Despite an increase of COVID-19 cases in places in North Platte, the public schools had no positive cases among students as of the end of the school day Monday, Supt. Ron Hanson told the board of education.

At the school board meeting Monday evening, Operations Manager Stuart Simpson said the precautions of custodians, Kids Klub staff and the nutrition service make those employees unsung heroes of the successful operation of the schools during the pandemic.

The latest outbreak of COVID-19 in the North Platte community is significant.

On Friday, Oct. 9, a North Platte long-term care home reported that five residents died and there were 41 positive cases among residents. Also, 18 total staff members there tested positive, according to a letter from the director that was provided to the Bulletin.

North Platte school district spokeswoman Tina Smith confirmed that the schools had no positive cases as of 4 p.m. Monday. She also said 28 students and two staff members were in quarantine because of possible exposure.

The “dashboard” of information from the West Central District Health Department reported 107 new positive cases just last week – Oct. 4-10. That is the highest number of cases in the six counties of the health district since mid-August.

As of Monday, there were 219 active COVID-19 cases reported in the WCDHD.

In addition to six confirmed deaths from COVID-19 in the health district, eight more deaths are under investigation to determine the cause, the WCDHD dashboard said.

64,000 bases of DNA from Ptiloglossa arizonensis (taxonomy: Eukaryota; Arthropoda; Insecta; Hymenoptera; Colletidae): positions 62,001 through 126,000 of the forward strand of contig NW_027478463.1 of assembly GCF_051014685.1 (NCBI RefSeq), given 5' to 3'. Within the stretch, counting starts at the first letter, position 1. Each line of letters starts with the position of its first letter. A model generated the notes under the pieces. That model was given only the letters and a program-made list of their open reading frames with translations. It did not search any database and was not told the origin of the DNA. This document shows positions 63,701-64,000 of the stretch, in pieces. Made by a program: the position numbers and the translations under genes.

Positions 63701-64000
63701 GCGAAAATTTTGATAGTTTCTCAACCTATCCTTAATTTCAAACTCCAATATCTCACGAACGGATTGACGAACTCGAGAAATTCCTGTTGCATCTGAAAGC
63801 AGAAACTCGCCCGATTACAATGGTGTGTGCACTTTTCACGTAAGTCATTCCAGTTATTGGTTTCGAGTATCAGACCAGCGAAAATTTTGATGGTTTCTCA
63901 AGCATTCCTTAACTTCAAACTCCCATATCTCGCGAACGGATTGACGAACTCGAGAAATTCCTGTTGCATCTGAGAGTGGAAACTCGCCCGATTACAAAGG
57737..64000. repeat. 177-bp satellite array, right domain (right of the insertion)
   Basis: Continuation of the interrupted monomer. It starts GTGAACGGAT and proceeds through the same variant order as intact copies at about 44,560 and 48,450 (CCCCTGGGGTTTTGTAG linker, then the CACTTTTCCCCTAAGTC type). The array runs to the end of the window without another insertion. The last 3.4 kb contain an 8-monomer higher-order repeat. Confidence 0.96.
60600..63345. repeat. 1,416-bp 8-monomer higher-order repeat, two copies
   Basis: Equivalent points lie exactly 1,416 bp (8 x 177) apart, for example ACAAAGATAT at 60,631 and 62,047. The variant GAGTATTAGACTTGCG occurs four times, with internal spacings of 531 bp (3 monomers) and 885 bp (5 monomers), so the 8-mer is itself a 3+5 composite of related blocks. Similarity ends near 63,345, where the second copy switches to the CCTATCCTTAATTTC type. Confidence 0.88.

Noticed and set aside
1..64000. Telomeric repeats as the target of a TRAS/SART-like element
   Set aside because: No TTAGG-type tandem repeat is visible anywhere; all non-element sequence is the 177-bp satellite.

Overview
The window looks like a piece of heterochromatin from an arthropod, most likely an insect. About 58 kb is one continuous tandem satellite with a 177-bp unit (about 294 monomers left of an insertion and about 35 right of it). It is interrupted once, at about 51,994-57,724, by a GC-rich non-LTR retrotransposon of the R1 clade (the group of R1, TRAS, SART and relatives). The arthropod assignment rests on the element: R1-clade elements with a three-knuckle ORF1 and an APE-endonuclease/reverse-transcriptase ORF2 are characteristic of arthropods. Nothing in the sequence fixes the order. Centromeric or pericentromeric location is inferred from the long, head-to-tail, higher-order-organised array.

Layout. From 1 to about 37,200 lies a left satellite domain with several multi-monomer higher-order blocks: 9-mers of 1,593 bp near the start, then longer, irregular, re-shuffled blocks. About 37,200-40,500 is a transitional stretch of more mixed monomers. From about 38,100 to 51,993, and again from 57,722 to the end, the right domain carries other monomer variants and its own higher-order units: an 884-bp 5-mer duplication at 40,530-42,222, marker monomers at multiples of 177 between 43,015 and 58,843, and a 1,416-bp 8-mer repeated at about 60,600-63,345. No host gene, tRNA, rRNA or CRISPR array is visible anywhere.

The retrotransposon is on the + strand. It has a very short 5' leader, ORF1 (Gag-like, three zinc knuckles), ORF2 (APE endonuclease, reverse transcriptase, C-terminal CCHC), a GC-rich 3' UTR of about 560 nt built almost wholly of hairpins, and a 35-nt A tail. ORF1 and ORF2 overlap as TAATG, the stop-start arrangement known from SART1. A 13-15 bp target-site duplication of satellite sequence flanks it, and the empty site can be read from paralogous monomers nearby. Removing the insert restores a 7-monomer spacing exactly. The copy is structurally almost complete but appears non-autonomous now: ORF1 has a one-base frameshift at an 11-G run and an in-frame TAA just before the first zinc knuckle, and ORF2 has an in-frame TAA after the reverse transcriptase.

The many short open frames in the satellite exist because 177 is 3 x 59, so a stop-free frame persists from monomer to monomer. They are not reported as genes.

Nevertheless, school goes on without much trouble. The district’s maintenance director Lori Coburn told the school board Monday that custodians are diligent about cleanliness.

Coburn said classrooms are thoroughly cleaned every night with disinfectant. Tables, desks, doorknobs and light switches are wiped clean several times a day.

Coburn said since classes started this fall, the district has used 270 gallons of disinfectant, 308 boxes of gloves, 68 gallon-size containers of hand sanitizer, plus 34 cases of small bottles of sanitizer. She said the inventory of supplies is well-stocked and delivered on a regular schedule to each school building.

Coburn as well as Operations Director Stuart Simpson said the buildings’ heating and air conditioners also circulate at least 10% fresh air through the building, or more if the weather is favorable.

School Board President Skip Altig credited the administrators and staff for developing a thorough return-to-school plan that is effective and adjusts as needed to changing conditions.